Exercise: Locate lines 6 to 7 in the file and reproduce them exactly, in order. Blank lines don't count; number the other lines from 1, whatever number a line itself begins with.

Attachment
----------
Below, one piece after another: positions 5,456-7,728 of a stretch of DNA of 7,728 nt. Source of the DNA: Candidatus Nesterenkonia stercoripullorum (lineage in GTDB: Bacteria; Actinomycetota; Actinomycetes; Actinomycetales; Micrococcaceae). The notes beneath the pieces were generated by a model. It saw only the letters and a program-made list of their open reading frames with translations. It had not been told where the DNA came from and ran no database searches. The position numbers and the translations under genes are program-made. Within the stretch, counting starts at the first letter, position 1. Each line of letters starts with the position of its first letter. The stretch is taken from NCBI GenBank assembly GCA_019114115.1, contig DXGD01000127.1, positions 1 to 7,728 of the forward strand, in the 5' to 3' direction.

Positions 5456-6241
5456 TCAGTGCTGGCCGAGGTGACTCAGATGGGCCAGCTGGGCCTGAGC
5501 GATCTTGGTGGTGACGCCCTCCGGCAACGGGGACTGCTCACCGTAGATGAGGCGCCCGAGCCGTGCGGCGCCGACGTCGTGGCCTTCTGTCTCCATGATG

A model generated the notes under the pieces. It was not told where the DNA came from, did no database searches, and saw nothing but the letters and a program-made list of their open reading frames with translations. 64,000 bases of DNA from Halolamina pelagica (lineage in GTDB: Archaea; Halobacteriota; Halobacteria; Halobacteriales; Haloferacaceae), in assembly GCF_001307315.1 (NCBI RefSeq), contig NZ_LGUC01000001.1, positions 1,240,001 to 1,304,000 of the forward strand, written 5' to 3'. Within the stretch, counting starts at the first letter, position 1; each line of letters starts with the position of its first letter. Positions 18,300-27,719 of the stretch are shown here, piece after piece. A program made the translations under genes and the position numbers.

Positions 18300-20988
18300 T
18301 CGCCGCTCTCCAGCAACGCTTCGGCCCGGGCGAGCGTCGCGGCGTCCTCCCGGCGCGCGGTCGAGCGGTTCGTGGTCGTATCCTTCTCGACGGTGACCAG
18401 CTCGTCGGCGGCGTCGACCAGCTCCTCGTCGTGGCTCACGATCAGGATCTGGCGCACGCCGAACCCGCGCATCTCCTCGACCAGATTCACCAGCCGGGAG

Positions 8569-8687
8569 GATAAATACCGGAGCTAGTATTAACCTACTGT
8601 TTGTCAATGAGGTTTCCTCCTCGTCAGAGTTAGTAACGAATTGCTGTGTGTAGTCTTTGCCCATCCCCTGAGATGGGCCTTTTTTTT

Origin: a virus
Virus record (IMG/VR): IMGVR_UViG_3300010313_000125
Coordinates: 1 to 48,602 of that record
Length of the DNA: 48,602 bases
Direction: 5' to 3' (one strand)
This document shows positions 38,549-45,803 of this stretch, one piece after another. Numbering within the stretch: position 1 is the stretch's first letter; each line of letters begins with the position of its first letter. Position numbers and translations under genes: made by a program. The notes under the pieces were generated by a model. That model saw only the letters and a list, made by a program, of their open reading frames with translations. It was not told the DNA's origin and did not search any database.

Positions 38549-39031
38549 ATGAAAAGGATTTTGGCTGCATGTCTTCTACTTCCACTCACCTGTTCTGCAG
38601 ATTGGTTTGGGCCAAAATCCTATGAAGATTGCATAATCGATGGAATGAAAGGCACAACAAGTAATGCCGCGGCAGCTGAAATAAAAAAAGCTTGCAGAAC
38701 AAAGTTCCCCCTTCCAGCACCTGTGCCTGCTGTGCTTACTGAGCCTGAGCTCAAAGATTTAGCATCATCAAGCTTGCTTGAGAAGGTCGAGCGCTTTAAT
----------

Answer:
Positions 18300-20988
18300 T